Australia’s “No jab, no pay” policy showing positive results

The Medical Journal of Australia has published an article “No jab, no pay”: catch‐up vaccination activity during its first two years.

Objectives: To assess catch‐up vaccination of older children and adolescents during the first two years of the “No jab, no pay” policy linking eligibility for federal family assistance payments with childhood vaccination status.


Conclusions: Linking family assistance payments with childhood vaccination status and associated program improvements were followed by substantial catch‐up vaccination activity, particularly in young people from families of lower socio‐economic status.

Go and read it.

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Quadrivalent HPV Vaccine study shows it to be exceptionally effective

A study on the Effectiveness of HPV Vaccination has been published in the New England Journal of Medicine. It’s titled “HPV Vaccination and the Risk of Invasive Cervical Cancer“.

From the Background:

The efficacy and effectiveness of the quadrivalent human papillomavirus (HPV) vaccine in preventing high-grade cervical lesions have been shown. However, data to inform the relationship between quadrivalent HPV vaccination and the subsequent risk of invasive cervical cancer are lacking.

The study used data from Sweden and followed 1,672,983 girls and women between the ages of 10 and 30.

The results were unequivocal.

The cumulative incidence of cervical cancer was 47 cases per 100,000 persons among women who had been vaccinated and 94 cases per 100,000 persons among those who had not been vaccinated.

That’s a halving of risk. Impressive by any standard. But when the researchers controlled for other variables, the results were even better.

After adjustment for all covariates, the incidence rate ratio was 0.12 (95% CI, 0.00 to 0.34) among women who had been vaccinated before the age of 17 years and 0.47 (95% CI, 0.27 to 0.75) among women who had been vaccinated at the age of 17 to 30 years.

The subject is no longer up for discussion. Quadrivalent HPV Vaccine slashed the risk of developing Cervical Cancer by more than half. That doesn’t include results from any of the other cancers linked to HPV – penile, anal, oral, and throat, among others.

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What the blazes is wrong with U.S. Police?

A few days ago, a 13 year old autistic was shot by Salt Lake City Police who had been summoned by his mother. Golda Barton called Police when her son Linden Cameron started to have a meltdown. After they arrived, Linden bolted and was shot several times. Barton is now livid and wants to know why the officers did not first use rubber bullets or tasers before firing live ammunition.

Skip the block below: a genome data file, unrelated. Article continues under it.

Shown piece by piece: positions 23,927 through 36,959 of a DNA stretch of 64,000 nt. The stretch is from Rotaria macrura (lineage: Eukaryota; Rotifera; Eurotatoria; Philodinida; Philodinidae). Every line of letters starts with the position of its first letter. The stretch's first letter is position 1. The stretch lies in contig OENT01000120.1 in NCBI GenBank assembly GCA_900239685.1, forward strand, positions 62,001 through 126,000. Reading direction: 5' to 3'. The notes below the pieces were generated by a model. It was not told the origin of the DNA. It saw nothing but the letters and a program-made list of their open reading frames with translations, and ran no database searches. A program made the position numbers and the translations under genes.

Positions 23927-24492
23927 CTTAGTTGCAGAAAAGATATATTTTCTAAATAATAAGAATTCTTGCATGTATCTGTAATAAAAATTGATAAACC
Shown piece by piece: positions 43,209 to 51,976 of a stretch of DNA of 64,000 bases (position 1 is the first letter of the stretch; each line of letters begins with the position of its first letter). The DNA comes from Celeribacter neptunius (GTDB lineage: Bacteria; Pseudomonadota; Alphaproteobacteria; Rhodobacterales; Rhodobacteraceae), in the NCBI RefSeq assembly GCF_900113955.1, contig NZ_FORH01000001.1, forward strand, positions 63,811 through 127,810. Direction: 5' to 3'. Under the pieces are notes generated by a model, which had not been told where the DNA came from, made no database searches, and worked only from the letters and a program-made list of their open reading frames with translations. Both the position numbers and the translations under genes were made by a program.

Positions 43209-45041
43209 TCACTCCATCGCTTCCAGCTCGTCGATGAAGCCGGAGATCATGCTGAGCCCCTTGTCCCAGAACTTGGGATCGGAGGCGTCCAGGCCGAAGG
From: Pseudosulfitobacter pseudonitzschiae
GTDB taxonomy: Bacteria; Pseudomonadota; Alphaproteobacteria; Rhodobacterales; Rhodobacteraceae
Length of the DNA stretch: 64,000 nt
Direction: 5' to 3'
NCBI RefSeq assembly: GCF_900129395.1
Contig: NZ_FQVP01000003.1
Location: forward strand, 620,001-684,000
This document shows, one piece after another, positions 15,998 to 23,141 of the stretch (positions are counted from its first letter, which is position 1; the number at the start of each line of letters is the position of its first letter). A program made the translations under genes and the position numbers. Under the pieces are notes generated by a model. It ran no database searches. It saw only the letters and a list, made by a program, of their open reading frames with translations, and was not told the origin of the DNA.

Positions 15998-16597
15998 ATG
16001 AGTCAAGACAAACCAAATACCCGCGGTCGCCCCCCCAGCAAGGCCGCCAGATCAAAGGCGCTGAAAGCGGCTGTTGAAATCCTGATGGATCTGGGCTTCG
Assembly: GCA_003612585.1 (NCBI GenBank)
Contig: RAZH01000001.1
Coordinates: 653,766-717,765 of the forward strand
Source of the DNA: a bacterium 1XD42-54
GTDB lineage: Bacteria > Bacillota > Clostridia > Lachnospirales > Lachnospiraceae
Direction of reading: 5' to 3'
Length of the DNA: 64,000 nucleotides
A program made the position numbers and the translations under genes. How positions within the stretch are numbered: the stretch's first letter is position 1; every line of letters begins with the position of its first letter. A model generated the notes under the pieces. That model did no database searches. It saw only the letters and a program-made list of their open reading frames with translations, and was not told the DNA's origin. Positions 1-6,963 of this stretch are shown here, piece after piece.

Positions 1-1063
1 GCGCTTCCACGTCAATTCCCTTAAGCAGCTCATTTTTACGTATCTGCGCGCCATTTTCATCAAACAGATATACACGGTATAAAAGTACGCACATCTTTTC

The scenario of U.S. Police officers jumping straight to excessive violence is now a cliché. Far too often, when responding to a call, the action is shoot first and ask questions later. This is particularly true when black people are involved, as the families of George Floyd, Breonna Taylor and Jacob Blake (among others) know all too well. Whenever I see a news story about a police officer shooting someone, it’s from the U.S. A hugely disproportionate ratio of police shootings occur there. In every other democracy, police hardly ever kill.

There is also a complete failure in the U.S. to hold police officers to account. In George Floyd’s case, two of the officers had multiple complaints against them. They should have been either dismissed or very closely supervised, yet they weren’t.
During the recent “Black Lives Matter” protests, Police Departments have made statements about what happened, only for actual camera evidence to prove the comments false, or even outright lies. This raises the question of how long has this lying been going on.

The slogan “defund the police” has been bandied about. The proposal is to cut police funding and use it on things like mental health awareness, and less aggressive means of dealing with situations. The hope is that fewer interactions will end in tragedy. Whatever is done, it can not be denied that the situation in the U.S. needs to change. Too many people are needlessly dying from disproportionate violence by the Police.

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“Exemptions for sale” doc Tara Zandvliet placed on probation, banned from writing vaccine exemptions

Californian physician Tara Zandvliet has been banned from writing vaccine exemptions.
After a 2015 measles outbreak centered at Disneyland, the California Legislature drew up and passed SB276, a Bill that removed non-medical exemptions. In response, unethical doctors began hawking medical exemptions to antivaccine parents. These typically used invalid reasons to exempt. Zandvliet was one such doctor. In three years, she wrote some 1,000 of them. Now she has been placed on probation and permanently barred from writing exemptions. In addition, every exemption she wrote has been voided.

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I hate fraudsters

Late last month, I was surfing the internet at night when a notification from my bank came through.
**Money spent at Amazon**

Since I hadn’t been on Amazon’s page at the time, I immediately phoned through to my bank’s Card Fraud hotline and alerted them. A few minutes later, my card was blocked and the transaction reported to their Fraud Unit. The money has been reimbursed after an investigation.

I’m very annoyed by it all, and I hope the person responsible is caught and prosecuted. The money wasn’t even that much – not even $30 in total. It’s just the schlep I had to deal with – going down to the bank and waiting in a queue to order a new card; having to wait extra long to do it because COVID social distancing rules mean fewer clerks to manage it; unable to do internet banking because the cancelled card was the one linked to it, and I now have to link another card so I can transact again.

Posted in Life, Segue | Tagged , ,

Africa is polio free

Some great news.
Earlier today, Africa was declared free of polio by the World Health Organisation and Africa Regional Certification Commission.

From EWN:

The World Health Organization (WHO) is set to certify on Tuesday that the African continent is free from wild polio, four years after the last cases appeared in north-eastern Nigeria.

Afghanistan and Pakistan are the only two countries in the world to still have cases.